Sprinting up the field while coaching my younger son’s soccer practice, I felt my calf muscle snap. Not a life-threatening injury. Even so, it knocked me down hard, and not only onto my living room couch where I was remanded on bed rest for weeks.

It made me needy, asking my husband and children for ice packs and cups of soup, with varying responses. It forced me to crawl to the bathroom and give up driving.

Perhaps worst of all, it pinned me to home while my family packed off to Costa Rica on a trip we had dreamed about for years — taking Spanish lessons, planning to hike, bike, surf and expose our kids to different cultures.

Having never spent a night in my house alone, I wondered how I would fare in a power outage or blizzard when I could not even pick up spilled pills from the floor.

I don’t cry much. But those first few days after they left, I was a soggy mess. I felt like I was living one of my kids’ favorite stories by Arnold Lobel: the one about a depressed owl who concocts a cathartic pot of tear tea by making himself think of sad things and then crying into a kettle.

My shredded soleus and gastrocnemius hurt like hell and made me cry. My bedsores made me cry. So did my anxiety about the blood clot in my leg that the doctors were monitoring. My regret over missing much-needed time with my husband. My confusion over which tests and specialists I needed. My fears that my days of being a carefree athlete were numbered. My quiet nights without bedtime stories.

I knew the cries of my children so well but was startled by the sound of my own loud, ragged sobs ringing hollowly in our empty house.

And I didn’t recognize myself.

Wasn’t I the intrepid one who managed to take my baby, a fragile child with multiple food allergies, on a cross-country trip to Laguna Beach to visit my sister and her baby? The unflappable one who barely flinched when the bus driver on the first leg of our journey accidentally abandoned us on a snowy night at a rest stop — at a time when I did not yet own a smartphone? The fierce one who carried my anguishing toddler on the three-hour journey to Boston Children’s Hospital after a table fell on his fingers, crushing three of them?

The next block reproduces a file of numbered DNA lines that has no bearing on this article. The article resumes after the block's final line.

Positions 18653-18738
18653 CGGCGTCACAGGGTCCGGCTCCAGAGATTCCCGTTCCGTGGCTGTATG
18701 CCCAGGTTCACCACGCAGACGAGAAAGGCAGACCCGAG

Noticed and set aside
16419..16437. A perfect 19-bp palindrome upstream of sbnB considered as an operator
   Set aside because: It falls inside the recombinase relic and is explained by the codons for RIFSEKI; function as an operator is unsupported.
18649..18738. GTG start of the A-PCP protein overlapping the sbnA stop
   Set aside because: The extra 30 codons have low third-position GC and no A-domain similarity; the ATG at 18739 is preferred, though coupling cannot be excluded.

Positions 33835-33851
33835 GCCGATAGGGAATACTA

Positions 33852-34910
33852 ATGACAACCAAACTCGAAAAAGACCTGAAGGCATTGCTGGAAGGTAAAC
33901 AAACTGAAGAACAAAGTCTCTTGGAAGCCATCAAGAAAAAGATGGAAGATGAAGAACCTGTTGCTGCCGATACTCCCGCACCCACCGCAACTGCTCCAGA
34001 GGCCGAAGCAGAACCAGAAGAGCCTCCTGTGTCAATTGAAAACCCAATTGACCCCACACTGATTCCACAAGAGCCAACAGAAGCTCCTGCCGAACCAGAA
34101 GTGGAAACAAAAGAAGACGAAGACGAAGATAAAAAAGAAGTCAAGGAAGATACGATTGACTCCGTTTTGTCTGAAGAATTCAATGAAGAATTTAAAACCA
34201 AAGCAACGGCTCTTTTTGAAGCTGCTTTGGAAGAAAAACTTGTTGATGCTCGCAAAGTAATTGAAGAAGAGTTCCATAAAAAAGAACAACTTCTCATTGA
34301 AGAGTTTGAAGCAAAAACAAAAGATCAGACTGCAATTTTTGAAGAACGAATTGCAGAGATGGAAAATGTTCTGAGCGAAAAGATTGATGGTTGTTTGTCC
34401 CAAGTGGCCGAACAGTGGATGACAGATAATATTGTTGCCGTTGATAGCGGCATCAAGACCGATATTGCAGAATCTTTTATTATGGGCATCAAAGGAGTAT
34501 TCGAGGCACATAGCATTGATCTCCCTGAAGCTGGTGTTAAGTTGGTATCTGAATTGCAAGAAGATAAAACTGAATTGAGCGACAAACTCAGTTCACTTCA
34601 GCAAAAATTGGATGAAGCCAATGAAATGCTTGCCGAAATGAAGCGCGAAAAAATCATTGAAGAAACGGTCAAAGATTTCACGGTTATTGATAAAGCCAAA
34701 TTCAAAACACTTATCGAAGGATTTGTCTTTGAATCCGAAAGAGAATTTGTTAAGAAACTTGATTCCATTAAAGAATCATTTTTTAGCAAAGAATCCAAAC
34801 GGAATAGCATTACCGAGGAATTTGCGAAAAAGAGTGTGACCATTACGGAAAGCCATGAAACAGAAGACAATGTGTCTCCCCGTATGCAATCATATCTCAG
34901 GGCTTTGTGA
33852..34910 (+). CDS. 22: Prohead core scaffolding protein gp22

About a week into my 15 days of solitude, I began noticing another change in myself.

When friends dropped by with food — and no children in tow — a glow of laughter and connection lingered long after they left. I was surprised by how happy I felt for my friend when she told me about her dream visit to Bucharest.

I felt new empathy for my grandfather, who used a cane for his last 15 years. I smiled, realizing I was living my grandmother’s wisdom by not turning on the television during the daytime.

Thanks to Frank Bruni’s book The Beauty of Dusk, I reframed my thinking about my struggles from, “I can’t believe it’s a 40-step process to make coffee on crutches” to, “Wow, I can still make coffee on crutches.”

I experimented with new meditation techniques, practiced chair yoga and read in-depth articles in The New Yorker. I finally tried the new Indian take-out joint that no one else in the family had shown interest in. And I practically whooped when after weeks of bed rest, I could stump around with just one crutch and a walking boot.

In other words, I began to reconnect with myself — and understand that being alone is a skill I could learn.

By the time my husband and the boys came back, it felt like there was more space for all of us. And I felt more grounded on my own (nearly) two feet.

Moira Silva is a writer and writing instructor who lives in West Tisbury.